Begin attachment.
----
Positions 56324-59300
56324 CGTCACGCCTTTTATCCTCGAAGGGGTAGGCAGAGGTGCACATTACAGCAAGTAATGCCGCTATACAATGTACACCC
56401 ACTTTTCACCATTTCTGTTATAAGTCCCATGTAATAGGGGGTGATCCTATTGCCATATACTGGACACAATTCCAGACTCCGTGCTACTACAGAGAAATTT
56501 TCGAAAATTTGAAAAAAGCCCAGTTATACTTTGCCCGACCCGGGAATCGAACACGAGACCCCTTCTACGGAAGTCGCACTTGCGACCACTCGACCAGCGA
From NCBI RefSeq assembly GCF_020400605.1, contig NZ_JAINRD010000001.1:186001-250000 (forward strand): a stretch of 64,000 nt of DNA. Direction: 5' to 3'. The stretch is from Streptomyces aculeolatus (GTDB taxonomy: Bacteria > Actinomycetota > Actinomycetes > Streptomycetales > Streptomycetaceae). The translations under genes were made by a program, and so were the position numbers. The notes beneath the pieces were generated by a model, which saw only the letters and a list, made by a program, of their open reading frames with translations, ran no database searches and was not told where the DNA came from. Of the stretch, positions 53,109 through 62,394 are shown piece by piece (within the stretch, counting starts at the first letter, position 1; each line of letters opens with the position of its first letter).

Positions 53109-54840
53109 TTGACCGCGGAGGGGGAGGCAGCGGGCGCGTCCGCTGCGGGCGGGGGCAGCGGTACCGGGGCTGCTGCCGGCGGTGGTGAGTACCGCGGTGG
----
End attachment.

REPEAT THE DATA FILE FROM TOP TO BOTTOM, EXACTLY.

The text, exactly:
Positions 56324-59300
56324 CGTCACGCCTTTTATCCTCGAAGGGGTAGGCAGAGGTGCACATTACAGCAAGTAATGCCGCTATACAATGTACACCC
56401 ACTTTTCACCATTTCTGTTATAAGTCCCATGTAATAGGGGGTGATCCTATTGCCATATACTGGACACAATTCCAGACTCCGTGCTACTACAGAGAAATTT
56501 TCGAAAATTTGAAAAAAGCCCAGTTATACTTTGCCCGACCCGGGAATCGAACACGAGACCCCTTCTACGGAAGTCGCACTTGCGACCACTCGACCAGCGA
From NCBI RefSeq assembly GCF_020400605.1, contig NZ_JAINRD010000001.1:186001-250000 (forward strand): a stretch of 64,000 nt of DNA. Direction: 5' to 3'. The stretch is from Streptomyces aculeolatus (GTDB taxonomy: Bacteria > Actinomycetota > Actinomycetes > Streptomycetales > Streptomycetaceae). The translations under genes were made by a program, and so were the position numbers. The notes beneath the pieces were generated by a model, which saw only the letters and a list, made by a program, of their open reading frames with translations, ran no database searches and was not told where the DNA came from. Of the stretch, positions 53,109 through 62,394 are shown piece by piece (within the stretch, counting starts at the first letter, position 1; each line of letters opens with the position of its first letter).

Positions 53109-54840
53109 TTGACCGCGGAGGGGGAGGCAGCGGGCGCGTCCGCTGCGGGCGGGGGCAGCGGTACCGGGGCTGCTGCCGGCGGTGGTGAGTACCGCGGTGG